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Mountain glaciers and polar ice – those parts of the Earth that are covered with ice and snow are relevant to our climate and to climate change on various levels. They cool the Earth by reflecting the sun’s radiation back into space. They also store water – water that flows into the oceans as temperatures increase and causes sea levels to rise.
Ice cores: an archive of the Earth’s climate
At the same time, the polar ice caps that have built up over millions of years serve as an archive of our planet’s climate. Ice cores which scientists from the Alfred Wegener Institute (AWI) in Bremerhaven extract from the ice sheets at depths of up to 3,000 metres provide information about the climate hundreds of thousands of years ago. In the same way that historians draw conclusions about the present and future from their studies of the past, the AWI researchers learn from the ice cores how the climate might change in the future.
Filling gaps in weather and climate models
It is not only the ice itself but also the atmospheric layers above it that are of great interest to climate researchers. Despite the huge volumes of global climate data, there are still gaps. For example, air movements in the atmosphere between the surface of the Earth and an altitude of roughly 500 to 2,000 metres are not sufficiently charted in the weather and climate models. And yet it is in this planetary boundary layer that much of the heat and water vapour exchange takes place.
The physicist Burkhard Wrenger has developed drones with a view to filling these gaps. A professor in the field of autonomous sensor systems at Ostwestfalen-Lippe University of Applied Sciences (OWL), Wenger flew his drones on the island of Hailuoto in northern Finland in February 2018. A popular seaside resort in the summer, the Baltic Sea churns up icebergs up to six metres high in the winter here. "Our goal was to obtain precise data that would allow us to better understand how ice influences climate", Wrenger explains.
Weather data from drones
Wrenger and his colleagues sent the autonomous quadcopter drones up to altitudes of 1,800 metres. The team was made up of computer scientists and environmental engineers from the OWL and the University of Tübingen plus colleagues from the University of Bergen in Norway and in the USA. The probes sent temperature, humidity, atmospheric pressure and wind readings back to the ground station. During their measurement flights, which last up to 30 minutes, the drones ascend at a speed of roughly one metre per second. This allows them to deliver a much fuller picture than weather balloons.
The measurements were conducted during the coldest hours of the day: from shortly before sunset in the late afternoon until the early morning. Turbulence in the lower atmospheric layers close to the ground is at its most dynamic during these transitional periods. "We had expected temperatures as low as 26 degrees below zero and high atmospheric humidity", says Wrenger. Nonetheless, they were surprised by the effects: their fingers began to freeze within half a minute without gloves. A layer of ice formed on the rotors in a matter of seconds.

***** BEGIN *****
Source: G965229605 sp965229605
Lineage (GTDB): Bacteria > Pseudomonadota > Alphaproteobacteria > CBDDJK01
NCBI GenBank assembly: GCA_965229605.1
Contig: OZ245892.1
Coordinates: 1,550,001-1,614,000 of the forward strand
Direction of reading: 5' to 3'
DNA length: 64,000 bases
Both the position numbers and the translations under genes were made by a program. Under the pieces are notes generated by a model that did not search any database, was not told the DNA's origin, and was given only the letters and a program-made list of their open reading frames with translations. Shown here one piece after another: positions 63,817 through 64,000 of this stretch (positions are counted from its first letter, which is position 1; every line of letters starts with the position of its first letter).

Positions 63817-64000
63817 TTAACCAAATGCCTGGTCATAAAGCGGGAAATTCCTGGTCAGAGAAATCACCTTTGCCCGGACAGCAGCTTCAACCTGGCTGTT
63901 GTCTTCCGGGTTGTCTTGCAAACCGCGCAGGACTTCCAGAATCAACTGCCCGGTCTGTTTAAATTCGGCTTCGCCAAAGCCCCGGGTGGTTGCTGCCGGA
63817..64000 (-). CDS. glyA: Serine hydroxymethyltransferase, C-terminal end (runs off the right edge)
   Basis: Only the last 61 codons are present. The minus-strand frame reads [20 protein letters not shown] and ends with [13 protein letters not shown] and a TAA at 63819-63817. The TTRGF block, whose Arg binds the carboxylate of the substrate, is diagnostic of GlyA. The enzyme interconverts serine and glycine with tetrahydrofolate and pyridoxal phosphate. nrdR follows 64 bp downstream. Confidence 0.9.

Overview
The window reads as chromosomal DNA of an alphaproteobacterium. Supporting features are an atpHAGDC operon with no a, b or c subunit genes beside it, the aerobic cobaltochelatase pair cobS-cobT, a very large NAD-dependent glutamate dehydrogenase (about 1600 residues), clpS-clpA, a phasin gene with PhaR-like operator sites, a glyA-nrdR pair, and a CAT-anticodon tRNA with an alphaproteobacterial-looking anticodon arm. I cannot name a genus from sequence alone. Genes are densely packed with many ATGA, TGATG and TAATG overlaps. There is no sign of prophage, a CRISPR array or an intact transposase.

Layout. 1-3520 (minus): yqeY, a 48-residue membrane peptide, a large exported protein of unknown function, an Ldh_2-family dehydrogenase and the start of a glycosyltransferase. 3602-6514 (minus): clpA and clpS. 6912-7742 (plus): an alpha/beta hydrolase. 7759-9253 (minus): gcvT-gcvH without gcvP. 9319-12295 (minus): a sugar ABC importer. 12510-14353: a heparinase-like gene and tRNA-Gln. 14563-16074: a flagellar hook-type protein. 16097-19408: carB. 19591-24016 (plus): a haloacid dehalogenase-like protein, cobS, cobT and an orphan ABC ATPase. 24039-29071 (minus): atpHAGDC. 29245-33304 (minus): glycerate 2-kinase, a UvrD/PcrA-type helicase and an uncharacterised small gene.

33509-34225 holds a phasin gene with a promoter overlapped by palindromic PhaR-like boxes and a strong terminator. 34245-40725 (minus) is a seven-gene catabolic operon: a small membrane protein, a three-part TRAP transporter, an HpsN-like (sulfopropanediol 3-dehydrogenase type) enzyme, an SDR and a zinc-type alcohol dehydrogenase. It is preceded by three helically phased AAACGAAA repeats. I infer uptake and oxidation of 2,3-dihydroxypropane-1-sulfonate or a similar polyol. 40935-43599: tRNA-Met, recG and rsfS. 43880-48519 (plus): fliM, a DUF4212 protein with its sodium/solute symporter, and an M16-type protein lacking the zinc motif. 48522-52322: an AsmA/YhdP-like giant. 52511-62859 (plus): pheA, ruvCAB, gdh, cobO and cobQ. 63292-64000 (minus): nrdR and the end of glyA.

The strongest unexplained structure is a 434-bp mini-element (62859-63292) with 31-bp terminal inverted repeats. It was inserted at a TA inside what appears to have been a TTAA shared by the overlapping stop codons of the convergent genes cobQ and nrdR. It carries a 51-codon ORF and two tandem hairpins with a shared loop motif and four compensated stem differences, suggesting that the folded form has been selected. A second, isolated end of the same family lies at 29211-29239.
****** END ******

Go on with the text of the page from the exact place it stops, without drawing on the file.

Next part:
Understanding what climate researchers need
Burkhard Wrenger has been developing drones for climate research for around ten years now. "We now understand pretty well what climate researchers need", remarks Wrenger. This is not only important for the measurement flights, as part of his team’s job is also to prepare the meteorological data. The measurements from the individual probes have to be compared, sorted and pre-processed so that users can see at a glance for example what time a drone flew at what altitude. The next steps – analysing the data scientifically and feeding it into climate models – are done by meteorologists from several European research groups, and by the researchers from Bergen who are coordinating the ISOBAR project.
Meanwhile, our specialist in autonomous flight systems and sensors wants to turn his attention to other things. "The biggest challenge is the flight time", explains Wrenger. The drones are more than a metre in size and weigh up to five kilograms, depending on the probes they are fitted with. Their batteries have enough power to keep them in the air for over an hour at temperatures of around 20 degrees. They run out of charge after just 30 minutes at the Artic temperatures in northern Finland, however – and can only fly that long because the scientists pre-warm the batteries in their anorak pockets.
German Climate Computing Center (DKRZ)
The measurements carried out by climate researchers around the world produce huge quantities of data. In their turn, the climate models into which they are fed require gigantic computing capacities. Scientists can access such high-performance computers and data storage facilities at the German Climate Computing Center (DKRZ) in Hamburg, where they can simulate climate-relevant processes in the atmosphere, on land and in the ocean and can calculate future scenarios. The DKRZ supports them with optimising models and analysing, visualising and archiving climate data.www.dkrz.de